Ca. Test Score Gains Vindicate Bilingual Ban

Published September 1, 1999

California’s standardized STAR test scores, released July 22, showed that the state’s English learners, while still substantially trailing their peers, made modest but significant gains during the first school year since Proposition 227 became law.

The initiative effectively ended bilingual education and required that students “be taught English by being taught in English.” It also triggered policymakers in Arizona, Colorado, Massachusetts, and other states, as well as the U.S. House of Representatives, to pursue their own bilingual education reforms, launching one of the fastest_moving public policy issues in the nation.

The STAR results were released amidst a cloud of errors and delays, a process that mirrored the confusion surrounding Proposition 227’s implementation in many districts across the state. It was discovered initially that the testing company had made errors classifying students by language proficiency, and then later reported in the Los Angeles Times that some 420,000 tests failed to identify students by fluency level at all.

When the dust cleared, the results found that statewide, English learners showed growth in reading (3 percentile points), math (5 percentile points), and language (3 percentile points) over last year’s scores, similar to the growth shown by California students overall. Limited English Proficient (LEP) pupils showed the largest improvement in the second and third grades, where the initiative’s changes had the greatest effect on curriculum.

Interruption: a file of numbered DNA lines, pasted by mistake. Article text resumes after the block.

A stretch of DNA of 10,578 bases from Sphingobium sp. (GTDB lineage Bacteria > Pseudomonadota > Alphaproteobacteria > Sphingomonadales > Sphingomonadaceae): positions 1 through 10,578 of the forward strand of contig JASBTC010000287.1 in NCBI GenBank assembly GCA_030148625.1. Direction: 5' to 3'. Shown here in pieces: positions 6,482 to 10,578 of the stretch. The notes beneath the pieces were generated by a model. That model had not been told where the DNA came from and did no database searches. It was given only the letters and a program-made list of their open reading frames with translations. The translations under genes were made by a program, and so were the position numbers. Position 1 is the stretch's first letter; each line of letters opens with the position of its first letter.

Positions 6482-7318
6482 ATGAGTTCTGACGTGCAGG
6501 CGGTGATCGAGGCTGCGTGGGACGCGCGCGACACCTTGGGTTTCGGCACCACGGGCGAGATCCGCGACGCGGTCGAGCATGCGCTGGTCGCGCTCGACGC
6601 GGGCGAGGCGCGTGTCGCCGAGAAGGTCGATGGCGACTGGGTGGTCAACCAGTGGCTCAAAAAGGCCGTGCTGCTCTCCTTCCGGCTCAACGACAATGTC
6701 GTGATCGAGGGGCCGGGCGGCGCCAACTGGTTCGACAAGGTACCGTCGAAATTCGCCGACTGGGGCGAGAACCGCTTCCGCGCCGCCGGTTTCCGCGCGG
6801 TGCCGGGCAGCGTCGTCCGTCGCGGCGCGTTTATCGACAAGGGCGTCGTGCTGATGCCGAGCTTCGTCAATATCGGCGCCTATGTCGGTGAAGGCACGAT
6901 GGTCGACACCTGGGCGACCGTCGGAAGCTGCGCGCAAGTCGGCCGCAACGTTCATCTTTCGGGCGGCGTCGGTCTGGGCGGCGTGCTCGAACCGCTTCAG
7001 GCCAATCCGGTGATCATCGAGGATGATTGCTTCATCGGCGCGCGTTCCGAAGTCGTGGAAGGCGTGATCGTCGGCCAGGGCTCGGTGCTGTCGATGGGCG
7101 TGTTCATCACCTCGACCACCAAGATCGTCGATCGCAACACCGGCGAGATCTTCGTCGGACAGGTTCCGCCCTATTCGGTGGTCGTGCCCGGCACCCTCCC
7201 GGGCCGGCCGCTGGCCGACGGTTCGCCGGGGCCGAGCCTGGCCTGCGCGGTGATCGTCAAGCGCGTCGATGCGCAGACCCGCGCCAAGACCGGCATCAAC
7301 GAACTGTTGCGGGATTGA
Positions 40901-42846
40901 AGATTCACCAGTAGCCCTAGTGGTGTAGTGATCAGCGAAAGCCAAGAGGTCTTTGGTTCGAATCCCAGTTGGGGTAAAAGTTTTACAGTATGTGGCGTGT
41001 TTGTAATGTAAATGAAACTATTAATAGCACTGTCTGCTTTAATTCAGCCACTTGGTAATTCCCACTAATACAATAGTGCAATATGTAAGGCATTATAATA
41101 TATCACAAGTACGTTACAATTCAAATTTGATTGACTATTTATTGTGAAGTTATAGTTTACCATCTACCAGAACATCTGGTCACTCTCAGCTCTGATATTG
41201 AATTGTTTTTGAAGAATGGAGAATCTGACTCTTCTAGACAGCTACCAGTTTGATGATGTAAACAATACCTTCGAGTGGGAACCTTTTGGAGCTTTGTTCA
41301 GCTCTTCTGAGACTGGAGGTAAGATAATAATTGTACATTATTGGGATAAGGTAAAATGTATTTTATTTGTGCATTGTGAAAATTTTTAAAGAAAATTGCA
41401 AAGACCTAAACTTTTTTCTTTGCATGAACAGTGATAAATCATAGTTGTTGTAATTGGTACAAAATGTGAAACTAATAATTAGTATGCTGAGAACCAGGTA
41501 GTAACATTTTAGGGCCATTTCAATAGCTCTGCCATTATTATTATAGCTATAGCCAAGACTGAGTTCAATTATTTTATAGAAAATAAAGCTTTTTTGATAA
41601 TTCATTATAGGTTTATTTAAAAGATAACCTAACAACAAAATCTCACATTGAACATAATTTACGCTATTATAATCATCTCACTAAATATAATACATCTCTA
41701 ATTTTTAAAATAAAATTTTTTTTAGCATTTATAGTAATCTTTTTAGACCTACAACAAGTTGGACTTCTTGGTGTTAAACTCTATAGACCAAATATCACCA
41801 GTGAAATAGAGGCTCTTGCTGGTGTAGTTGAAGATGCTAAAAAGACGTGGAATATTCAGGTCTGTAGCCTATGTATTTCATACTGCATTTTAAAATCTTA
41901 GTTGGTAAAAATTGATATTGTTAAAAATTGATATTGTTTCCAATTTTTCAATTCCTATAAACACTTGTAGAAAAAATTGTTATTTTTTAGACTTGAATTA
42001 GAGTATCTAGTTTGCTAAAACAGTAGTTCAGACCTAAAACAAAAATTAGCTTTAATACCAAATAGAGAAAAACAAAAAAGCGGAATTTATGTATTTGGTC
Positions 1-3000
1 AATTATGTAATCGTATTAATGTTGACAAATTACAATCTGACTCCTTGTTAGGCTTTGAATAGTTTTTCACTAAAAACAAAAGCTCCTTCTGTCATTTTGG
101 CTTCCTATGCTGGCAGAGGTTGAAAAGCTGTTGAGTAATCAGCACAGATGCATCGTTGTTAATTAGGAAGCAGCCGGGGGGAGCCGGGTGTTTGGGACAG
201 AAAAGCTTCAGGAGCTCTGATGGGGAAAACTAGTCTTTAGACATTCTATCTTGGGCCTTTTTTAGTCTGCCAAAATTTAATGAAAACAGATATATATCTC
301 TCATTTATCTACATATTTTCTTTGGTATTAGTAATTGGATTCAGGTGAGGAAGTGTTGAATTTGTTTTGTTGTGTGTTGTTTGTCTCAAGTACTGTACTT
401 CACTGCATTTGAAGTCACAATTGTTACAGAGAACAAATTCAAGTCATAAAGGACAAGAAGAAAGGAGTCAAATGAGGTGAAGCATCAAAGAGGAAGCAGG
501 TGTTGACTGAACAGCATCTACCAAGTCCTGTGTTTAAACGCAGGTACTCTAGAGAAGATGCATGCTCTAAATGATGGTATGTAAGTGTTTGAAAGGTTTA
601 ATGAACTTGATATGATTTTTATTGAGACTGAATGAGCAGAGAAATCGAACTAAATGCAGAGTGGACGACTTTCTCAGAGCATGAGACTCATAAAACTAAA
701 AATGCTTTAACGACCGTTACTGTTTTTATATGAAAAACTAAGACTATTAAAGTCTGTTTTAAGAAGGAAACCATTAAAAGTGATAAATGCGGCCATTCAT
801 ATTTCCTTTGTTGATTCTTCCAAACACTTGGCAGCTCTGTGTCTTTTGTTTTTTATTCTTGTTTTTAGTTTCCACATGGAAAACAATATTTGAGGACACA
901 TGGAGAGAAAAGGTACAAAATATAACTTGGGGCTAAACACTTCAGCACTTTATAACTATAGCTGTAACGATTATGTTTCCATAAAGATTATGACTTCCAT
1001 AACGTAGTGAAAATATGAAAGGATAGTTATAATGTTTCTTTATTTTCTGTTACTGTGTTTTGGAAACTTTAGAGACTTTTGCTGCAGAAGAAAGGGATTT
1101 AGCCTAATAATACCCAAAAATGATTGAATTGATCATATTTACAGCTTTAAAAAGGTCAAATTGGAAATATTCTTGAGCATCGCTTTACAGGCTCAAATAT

Districts that demonstrated the most impressive growth among English learners also showed the most convincing efforts to comply with the new law’s English immersion requirements. Conversely, those districts where LEP scores improved the least were among those where compliance was slowest, most troubled, and, in the case of one district, San Jose Unified, legally exempted by waiver.

LEP students in Santa Barbara Elementary School District, identified by Prop 227 author Ron Unz as a compliance leader, showed significant improvements in test scores in all categories, up 5 percentile points in reading and 6 in spelling. The district Unz and others found to be the strictest follower of Proposition 227, Oceanside Unified School District, had perhaps the most remarkable results: an increase of 47 percent, or 5 percentile points, for English learners.

Dr. Joseph Farley, principal of Oceanside’s Mission Elementary School, testified in June before the U.S. House of Representatives Committee on Education and the Workforce that “We have been significantly encouraged by our recent successes and will continue to raise the bar for increased student performance in all areas.”

Contrasting scores included Los Angeles Unified, where results for English learners were up 1 percentile point for reading and language and 3 percentiles in math. A county grand jury recently found that “in actual practice, English is not being used to teach all subjects,” a marked abuse of the new law. The grand jury also found that some classrooms had new textbooks in the children’s native language.

Although the current set of test scores was not as decisive as Proposition 227’s supporters may have hoped, it provides evidence that the learning gap for English learners can be reduced through an intensive English approach.

Don Soifer is executive vice president of the Lexington Institute, a public policy think tank based in Arlington, Virginia.